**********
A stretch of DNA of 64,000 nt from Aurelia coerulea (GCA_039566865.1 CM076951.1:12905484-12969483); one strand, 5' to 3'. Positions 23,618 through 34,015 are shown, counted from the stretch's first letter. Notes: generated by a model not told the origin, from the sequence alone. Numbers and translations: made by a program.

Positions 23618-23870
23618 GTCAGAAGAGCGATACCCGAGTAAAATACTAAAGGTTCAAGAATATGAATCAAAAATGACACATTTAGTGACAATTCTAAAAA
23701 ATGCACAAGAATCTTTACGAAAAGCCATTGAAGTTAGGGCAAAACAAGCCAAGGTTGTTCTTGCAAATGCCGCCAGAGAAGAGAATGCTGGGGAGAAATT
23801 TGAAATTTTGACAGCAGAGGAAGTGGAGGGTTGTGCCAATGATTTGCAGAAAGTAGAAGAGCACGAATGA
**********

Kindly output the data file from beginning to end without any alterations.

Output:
A stretch of DNA of 64,000 nt from Aurelia coerulea (GCA_039566865.1 CM076951.1:12905484-12969483); one strand, 5' to 3'. Positions 23,618 through 34,015 are shown, counted from the stretch's first letter. Notes: generated by a model not told the origin, from the sequence alone. Numbers and translations: made by a program.

Positions 23618-23870
23618 GTCAGAAGAGCGATACCCGAGTAAAATACTAAAGGTTCAAGAATATGAATCAAAAATGACACATTTAGTGACAATTCTAAAAA
23701 ATGCACAAGAATCTTTACGAAAAGCCATTGAAGTTAGGGCAAAACAAGCCAAGGTTGTTCTTGCAAATGCCGCCAGAGAAGAGAATGCTGGGGAGAAATT
23801 TGAAATTTTGACAGCAGAGGAAGTGGAGGGTTGTGCCAATGATTTGCAGAAAGTAGAAGAGCACGAATGA